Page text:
An educational tool to assist in the management of hepatic metastases in patients with colorectal cancer

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Case 45:

Discussant: ALAN VENOOK, MD

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Case Description:

A 60-year-old man previously treated with 5-FU and leucovorin presents three years after initial diagnosis. While receiving cholesterol lowering medications, his transaminase levels are elevated as assessed by a routine liver function test. A CT scan showed a solitary, 4-cm liver metastasis in the right lobe and an enlarged porta hepatis node. The patient desired aggressive treatment and received four cycles of FOLFOX with bevacizumab, resulting in shrinkage of both the porta hepatis node and the liver metastasis. He then underwent right hepatectomy, and multinodal biopsies were negative. He received postoperative FOLFOX, but within six months experienced lymphatic recurrence in the iliac, the upper abdomen and had a supraclavicular node.

Case Discussion:

This was a 60-year-old man previously treated with 5-FU and leucovorin for primary CRC. He presented three years after his initial diagnosis with elevated transaminase levels on a routine liver function test during treatment with cholesterol-lowering medications. A PET/CT scan showed a solitary, marginally resectable liver metastasis and a borderline-enlarged porta hepatis node.

The patient wanted to be treated aggressively, so we administered four cycles of FOLFOX/bevacizumab and the porta hepatitis node shrank. The solitary liver metastasis shrank as well. The metastasis was marginally resectable initially but clearly resectable after chemotherapy.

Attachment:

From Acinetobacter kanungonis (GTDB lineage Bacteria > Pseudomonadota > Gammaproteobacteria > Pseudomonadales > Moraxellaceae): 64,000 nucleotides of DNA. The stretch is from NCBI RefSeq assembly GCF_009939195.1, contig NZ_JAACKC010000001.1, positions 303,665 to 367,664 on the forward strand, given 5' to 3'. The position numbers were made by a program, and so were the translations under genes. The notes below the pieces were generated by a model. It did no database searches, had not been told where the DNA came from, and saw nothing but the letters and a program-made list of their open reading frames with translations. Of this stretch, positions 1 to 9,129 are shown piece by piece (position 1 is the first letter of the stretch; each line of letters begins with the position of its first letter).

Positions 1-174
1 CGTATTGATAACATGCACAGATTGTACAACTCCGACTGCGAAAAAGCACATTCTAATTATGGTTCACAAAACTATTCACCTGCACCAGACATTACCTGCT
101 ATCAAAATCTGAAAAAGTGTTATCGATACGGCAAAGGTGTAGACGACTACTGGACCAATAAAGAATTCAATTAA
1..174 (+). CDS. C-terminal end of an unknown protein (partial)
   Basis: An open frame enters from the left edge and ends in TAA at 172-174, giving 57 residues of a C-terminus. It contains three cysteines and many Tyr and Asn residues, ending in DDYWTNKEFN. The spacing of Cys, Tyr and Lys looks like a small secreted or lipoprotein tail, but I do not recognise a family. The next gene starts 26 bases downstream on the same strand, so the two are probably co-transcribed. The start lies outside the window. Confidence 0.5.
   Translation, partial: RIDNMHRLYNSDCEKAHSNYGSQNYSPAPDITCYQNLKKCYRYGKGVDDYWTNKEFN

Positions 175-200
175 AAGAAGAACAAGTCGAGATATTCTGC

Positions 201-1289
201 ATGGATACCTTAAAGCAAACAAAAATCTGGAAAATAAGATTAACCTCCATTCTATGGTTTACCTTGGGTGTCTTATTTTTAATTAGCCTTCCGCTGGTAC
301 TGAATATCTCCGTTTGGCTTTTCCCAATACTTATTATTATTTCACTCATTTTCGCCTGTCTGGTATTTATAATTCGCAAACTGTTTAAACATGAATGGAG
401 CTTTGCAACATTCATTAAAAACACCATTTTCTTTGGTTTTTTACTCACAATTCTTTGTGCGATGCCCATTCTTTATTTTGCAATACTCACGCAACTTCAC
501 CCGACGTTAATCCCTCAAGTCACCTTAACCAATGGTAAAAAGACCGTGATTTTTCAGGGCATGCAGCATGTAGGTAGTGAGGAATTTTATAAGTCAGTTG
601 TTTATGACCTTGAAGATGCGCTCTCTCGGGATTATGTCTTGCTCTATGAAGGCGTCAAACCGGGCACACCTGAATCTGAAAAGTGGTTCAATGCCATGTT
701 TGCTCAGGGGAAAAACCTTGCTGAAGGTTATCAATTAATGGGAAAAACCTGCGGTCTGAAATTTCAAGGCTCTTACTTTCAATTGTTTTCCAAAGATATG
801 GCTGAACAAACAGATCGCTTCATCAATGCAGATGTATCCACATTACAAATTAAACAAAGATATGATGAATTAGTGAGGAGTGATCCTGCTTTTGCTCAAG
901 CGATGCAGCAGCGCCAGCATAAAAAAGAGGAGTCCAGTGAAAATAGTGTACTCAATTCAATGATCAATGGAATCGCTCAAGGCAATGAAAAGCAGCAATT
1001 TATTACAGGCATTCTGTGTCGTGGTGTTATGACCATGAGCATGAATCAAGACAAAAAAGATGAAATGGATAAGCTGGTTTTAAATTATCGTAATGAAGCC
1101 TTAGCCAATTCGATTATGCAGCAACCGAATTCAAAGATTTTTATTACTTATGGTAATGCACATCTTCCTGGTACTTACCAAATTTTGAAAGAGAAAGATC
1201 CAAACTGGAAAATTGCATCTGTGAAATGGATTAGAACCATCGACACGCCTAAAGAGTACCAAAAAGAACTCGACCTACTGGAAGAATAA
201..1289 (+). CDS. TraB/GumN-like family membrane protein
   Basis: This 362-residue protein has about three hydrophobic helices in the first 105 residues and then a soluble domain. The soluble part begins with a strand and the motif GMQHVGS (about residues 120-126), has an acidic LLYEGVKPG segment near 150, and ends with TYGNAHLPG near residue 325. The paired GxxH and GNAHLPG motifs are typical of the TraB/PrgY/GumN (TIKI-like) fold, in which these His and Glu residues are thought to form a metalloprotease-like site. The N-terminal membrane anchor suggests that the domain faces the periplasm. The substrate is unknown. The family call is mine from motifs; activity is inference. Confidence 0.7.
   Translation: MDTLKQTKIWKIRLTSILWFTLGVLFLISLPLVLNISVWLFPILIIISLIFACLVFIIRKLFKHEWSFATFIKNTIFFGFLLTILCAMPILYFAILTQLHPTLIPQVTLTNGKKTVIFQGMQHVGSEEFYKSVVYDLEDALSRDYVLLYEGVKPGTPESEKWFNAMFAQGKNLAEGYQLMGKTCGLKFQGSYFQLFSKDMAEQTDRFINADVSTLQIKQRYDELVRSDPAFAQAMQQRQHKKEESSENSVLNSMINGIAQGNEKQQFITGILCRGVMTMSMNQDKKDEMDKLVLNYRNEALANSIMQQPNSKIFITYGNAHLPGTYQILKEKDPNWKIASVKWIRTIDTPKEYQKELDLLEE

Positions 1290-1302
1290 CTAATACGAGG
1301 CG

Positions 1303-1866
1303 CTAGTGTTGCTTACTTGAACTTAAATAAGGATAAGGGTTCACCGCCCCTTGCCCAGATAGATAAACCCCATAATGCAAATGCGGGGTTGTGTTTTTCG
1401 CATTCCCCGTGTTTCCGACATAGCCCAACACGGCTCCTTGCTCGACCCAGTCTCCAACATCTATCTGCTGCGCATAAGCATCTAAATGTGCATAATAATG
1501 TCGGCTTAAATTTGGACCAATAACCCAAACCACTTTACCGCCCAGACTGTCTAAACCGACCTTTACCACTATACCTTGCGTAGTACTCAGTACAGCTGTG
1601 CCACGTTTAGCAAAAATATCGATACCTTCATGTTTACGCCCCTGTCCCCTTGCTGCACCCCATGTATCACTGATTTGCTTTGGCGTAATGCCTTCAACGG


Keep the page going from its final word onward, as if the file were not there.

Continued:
The patient underwent resection of the right liver lobe. Several lymph nodes were biopsied and were returned as negative. The node had been enlarged in the trunk. Postoperatively, the patient received FOLFOX. Within six months of completing FOLFOX, he developed nodal recurrences in the iliac, in the upper abdomen, and had a supraclavicular node.

The patient is still alive a number of years later, but is starting to fail.

Oncologists have different opinions, but I believe that with the involvement of porta hepatis nodes, the horse is out of the barn. That’s based largely on a breadth of literature that precedes the era of FOLFOX/FOLFIRI and the newer agents, so the temptation is to expand on the criteria and be a little more aggressive. I’m not certain that is the right idea.

I think different folks have different opinions. This is another example in which the patients have great interest. A patient may say, “Well, remove the lymph nodes.” Especially when the nodes are negative on resection, we think, “Well, maybe we got away with one.” However, some of us believe it’s a virtual contraindication, and some of us are not sure. I believe if the lymph node is marginal and didn’t change much in size, resecting the patient’s disease is reasonable because you don’t know if the lymph node is malignant or not.

A real dilemma is the lack of absolutes. When discussing the durability of the disease, if the situation is black and white — 100 percent and zero percent — the decisions are made for you. When it’s 95 percent and five percent or in those instances with an unpredicted or unprecedented exception, the decisions are not so clear cut — it’s tough. When making societal decisions, you can be dogmatic, but even if you have the patient in front of you, you don’t know if that patient will be the exception.

In this case, the patient had gone three years from their primary treatment, and it was reasonable to say, “Well, maybe this patient has favorable biology.” It turns out he does. He is alive four years later, but he has metastatic disease and will succumb to metastatic disease.

Time to recurrence is definitely a prognostic factor. As far as being aggressive in resection, I view six months as tenuous — that’s unfavorable. For patients with disease recurrence between one year and 18 months, I think the prognosis is more favorable. To me, recurrence after more than two years is a favorable view and that’s a patient I pull out all the stops for. I am generally less aggressive with patients who recur soon — that’s my approach, but it doesn’t mean the patients will agree with my recommendations.


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